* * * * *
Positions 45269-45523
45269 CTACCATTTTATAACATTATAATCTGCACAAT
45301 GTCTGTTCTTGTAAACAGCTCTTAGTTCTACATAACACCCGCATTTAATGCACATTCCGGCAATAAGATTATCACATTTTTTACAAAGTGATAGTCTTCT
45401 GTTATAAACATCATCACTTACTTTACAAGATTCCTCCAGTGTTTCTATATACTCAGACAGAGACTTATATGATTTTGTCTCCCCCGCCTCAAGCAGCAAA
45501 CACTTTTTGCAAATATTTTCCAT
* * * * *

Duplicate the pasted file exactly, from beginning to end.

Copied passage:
Positions 45269-45523
45269 CTACCATTTTATAACATTATAATCTGCACAAT
45301 GTCTGTTCTTGTAAACAGCTCTTAGTTCTACATAACACCCGCATTTAATGCACATTCCGGCAATAAGATTATCACATTTTTTACAAAGTGATAGTCTTCT
45401 GTTATAAACATCATCACTTACTTTACAAGATTCCTCCAGTGTTTCTATATACTCAGACAGAGACTTATATGATTTTGTCTCCCCCGCCTCAAGCAGCAAA
45501 CACTTTTTGCAAATATTTTCCAT